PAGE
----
Mutual connections in the group are new in the game and can affect individual talents in either a favourable or bad way. Party members might be resentful or envious of one another, or they can support one another. Here, I would only venture to state that this feature in Darkest Dungeon 2 appears utterly unneeded, so I would just delete it. It only complicates the game and largely adds to the difficulty because it’s quite simple for your group to come apart and then just toss sticks at each other’s feet.

Managing your community is also no longer an option. That is, it is still present in some form, but it performs an entirely new function. Candlesticks, the in-game money, are now used to purchase all upgrades. The more successful you are in a given try, the more candlesticks you receive, which you may then spend in permanently strengthening heroes, unlocking new things, enhancing the stagecoach, and a variety of other game features at the start of the following adventure. Candle cosmetics are also available.

The game just functions drastically differently, almost as if it’s attempting to be more generic and has less of the original character that fans enjoyed so much in the previous one. At the same time, I must commend Darkest Dungeon 2. On the one hand, it’s because of the improved visuals – the game transitioned from 2D to 3D, and you can notice. Hero animations are now more detailed and lively, and it’s a thrill to see them move more fluidly throughout fights and respond to victory or defeat. The same is true for adversaries. The colour scheme of the duo is also dismal. I truly want a number one in the graphic coat of a number two. Another new feature that I enjoy is one of the fresh new randomly occurring areas of interest on the maps, which are shrines that allow heroes to reflect on their history. It is broken into numerous chapters for each of them, so collecting them all will take some time, but it is well worth it. Heroes gain new skills here, but in a very unique way.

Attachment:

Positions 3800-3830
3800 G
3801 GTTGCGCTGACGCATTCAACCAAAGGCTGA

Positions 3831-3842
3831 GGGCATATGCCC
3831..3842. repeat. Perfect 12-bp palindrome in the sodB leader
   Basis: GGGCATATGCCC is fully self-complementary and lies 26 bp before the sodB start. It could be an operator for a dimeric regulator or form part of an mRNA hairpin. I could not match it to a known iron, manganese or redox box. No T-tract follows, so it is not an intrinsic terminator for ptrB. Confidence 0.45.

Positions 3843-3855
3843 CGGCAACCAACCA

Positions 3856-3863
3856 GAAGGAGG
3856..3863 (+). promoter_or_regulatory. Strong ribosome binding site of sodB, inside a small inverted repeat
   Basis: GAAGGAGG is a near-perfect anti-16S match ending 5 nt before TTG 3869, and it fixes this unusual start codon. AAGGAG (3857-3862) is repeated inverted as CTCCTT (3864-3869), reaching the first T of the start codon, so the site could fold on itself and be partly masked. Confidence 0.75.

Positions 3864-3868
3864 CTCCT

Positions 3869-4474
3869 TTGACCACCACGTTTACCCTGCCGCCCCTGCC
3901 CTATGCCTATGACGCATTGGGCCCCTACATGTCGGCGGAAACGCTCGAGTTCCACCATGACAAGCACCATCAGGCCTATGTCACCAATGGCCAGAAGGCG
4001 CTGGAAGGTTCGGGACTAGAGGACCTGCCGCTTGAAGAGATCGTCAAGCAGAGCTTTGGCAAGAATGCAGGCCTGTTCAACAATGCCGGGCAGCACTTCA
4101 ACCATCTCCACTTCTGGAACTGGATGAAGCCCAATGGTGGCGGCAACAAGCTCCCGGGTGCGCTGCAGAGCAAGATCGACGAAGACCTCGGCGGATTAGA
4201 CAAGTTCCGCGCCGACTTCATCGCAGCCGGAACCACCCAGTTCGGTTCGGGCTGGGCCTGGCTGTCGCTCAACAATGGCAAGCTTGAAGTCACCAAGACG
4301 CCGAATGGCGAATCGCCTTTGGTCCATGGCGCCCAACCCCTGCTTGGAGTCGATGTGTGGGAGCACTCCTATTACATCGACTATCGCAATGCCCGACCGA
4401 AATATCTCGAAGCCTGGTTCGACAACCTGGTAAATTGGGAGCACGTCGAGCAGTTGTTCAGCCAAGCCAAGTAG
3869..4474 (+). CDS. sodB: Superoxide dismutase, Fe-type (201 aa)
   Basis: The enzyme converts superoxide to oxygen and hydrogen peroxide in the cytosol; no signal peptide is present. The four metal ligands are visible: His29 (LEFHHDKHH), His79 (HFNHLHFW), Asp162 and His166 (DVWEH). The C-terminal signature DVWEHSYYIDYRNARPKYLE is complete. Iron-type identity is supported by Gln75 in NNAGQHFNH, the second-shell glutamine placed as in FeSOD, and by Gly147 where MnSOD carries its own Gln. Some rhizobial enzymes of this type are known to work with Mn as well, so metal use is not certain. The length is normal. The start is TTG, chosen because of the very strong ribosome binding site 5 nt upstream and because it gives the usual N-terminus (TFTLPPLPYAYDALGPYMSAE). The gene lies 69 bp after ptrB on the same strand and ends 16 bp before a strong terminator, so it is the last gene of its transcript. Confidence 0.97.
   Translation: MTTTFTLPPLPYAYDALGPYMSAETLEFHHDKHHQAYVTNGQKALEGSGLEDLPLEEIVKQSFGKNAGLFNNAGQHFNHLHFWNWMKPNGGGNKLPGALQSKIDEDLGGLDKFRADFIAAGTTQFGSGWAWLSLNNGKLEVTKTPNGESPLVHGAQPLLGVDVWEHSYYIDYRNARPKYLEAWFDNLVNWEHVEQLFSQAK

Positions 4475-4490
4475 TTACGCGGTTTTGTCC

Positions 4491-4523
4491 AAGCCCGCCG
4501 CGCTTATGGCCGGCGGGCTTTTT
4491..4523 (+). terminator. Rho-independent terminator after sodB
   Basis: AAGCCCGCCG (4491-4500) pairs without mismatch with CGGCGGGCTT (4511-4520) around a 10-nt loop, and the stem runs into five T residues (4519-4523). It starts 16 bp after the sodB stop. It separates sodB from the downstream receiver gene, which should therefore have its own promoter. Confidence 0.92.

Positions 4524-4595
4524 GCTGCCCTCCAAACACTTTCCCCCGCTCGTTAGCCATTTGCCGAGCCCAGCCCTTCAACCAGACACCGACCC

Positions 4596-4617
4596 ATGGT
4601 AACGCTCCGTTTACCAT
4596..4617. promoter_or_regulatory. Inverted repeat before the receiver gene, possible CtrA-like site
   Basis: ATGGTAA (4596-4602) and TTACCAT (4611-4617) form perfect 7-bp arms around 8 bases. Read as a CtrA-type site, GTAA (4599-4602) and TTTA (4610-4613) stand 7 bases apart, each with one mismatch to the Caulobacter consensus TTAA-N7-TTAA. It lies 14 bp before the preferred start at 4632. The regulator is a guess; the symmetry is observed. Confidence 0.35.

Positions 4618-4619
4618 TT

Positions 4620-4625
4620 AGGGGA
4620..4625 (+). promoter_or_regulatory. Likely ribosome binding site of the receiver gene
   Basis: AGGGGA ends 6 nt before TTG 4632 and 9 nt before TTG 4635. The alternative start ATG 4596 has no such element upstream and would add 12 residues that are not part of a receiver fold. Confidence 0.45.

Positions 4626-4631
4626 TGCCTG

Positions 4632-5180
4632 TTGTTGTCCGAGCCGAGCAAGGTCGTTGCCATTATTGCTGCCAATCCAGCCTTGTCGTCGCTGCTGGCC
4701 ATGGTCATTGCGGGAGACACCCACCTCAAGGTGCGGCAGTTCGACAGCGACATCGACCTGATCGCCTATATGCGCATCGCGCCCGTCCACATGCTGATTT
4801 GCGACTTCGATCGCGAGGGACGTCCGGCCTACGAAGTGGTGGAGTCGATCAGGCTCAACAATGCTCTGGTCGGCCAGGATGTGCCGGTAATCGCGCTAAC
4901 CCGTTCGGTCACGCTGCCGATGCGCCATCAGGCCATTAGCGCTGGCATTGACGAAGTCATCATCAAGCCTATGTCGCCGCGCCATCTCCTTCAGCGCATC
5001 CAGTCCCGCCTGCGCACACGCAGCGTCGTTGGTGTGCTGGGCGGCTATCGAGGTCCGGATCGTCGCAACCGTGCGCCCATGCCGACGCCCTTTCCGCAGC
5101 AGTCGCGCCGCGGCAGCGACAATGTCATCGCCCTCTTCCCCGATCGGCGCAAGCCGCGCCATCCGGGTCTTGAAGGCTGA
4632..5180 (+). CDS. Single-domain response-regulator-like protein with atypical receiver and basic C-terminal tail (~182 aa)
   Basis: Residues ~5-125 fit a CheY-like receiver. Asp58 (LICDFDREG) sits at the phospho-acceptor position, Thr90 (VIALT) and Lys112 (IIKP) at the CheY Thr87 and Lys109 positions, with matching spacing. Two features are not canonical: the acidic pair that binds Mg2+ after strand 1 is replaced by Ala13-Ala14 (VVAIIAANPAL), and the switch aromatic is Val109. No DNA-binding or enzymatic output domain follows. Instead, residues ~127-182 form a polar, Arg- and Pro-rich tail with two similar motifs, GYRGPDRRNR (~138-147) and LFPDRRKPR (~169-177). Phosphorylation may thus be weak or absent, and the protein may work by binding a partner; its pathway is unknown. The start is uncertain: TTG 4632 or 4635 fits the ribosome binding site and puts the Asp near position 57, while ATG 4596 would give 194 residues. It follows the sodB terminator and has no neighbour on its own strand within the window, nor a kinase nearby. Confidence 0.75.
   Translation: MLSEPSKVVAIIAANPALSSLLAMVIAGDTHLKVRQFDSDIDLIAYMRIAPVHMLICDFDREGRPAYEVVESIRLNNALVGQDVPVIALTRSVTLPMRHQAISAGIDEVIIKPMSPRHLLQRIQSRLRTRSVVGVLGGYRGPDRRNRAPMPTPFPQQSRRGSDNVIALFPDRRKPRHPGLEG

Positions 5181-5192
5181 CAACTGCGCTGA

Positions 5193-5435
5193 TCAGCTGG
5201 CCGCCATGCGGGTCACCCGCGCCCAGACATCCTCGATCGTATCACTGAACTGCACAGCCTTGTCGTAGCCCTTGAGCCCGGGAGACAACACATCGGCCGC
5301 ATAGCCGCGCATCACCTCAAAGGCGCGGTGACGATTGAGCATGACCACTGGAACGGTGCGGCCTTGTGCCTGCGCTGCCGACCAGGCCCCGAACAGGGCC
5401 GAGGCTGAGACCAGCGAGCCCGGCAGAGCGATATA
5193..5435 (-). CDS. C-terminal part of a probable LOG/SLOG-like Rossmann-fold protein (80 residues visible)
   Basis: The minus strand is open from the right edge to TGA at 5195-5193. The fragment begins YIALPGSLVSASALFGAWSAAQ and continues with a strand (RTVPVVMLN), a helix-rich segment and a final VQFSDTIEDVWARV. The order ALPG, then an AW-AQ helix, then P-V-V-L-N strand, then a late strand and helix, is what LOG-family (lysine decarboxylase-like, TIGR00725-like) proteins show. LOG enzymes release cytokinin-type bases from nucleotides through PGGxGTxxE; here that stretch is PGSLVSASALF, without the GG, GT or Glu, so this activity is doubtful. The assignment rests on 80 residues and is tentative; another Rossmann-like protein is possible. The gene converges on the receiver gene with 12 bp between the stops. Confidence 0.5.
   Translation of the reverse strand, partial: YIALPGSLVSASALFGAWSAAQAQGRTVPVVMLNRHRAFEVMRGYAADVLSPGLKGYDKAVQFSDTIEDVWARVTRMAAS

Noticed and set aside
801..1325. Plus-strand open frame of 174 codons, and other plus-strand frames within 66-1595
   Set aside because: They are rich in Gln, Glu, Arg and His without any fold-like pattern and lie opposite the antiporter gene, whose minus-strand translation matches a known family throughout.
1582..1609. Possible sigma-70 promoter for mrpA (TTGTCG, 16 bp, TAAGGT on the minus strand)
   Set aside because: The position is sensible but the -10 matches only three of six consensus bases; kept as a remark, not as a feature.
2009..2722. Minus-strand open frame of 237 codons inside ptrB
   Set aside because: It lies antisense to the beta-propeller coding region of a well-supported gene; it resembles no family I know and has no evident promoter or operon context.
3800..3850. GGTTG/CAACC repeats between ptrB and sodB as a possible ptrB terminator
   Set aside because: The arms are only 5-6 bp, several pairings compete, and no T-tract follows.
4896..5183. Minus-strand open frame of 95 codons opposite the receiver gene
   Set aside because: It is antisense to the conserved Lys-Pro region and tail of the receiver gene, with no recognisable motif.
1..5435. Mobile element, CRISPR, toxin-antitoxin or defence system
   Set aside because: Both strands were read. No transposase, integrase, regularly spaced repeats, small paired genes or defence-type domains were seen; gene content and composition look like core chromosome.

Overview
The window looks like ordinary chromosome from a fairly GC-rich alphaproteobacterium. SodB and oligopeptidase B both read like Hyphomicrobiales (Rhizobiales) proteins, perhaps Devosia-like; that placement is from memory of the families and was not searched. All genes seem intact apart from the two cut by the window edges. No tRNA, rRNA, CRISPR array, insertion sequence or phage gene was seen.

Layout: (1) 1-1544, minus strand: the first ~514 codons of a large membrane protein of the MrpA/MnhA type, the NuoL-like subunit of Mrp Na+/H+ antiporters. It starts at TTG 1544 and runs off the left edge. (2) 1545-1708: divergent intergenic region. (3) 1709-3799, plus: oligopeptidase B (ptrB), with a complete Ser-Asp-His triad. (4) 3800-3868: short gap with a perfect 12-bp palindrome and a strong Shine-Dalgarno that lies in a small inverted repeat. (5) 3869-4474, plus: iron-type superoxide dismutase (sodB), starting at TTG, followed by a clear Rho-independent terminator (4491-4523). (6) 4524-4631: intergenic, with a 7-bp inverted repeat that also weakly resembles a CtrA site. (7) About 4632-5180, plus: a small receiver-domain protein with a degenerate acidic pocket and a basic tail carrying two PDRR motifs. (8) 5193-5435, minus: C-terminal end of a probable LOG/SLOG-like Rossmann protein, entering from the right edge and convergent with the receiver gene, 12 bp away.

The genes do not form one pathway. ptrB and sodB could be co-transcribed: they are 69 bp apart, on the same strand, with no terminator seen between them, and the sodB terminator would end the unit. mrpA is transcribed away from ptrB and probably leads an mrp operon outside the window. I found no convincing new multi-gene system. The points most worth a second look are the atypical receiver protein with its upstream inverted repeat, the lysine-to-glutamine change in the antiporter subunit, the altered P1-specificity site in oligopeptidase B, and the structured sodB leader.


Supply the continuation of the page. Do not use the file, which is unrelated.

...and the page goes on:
(Moving with the Cart to the next location)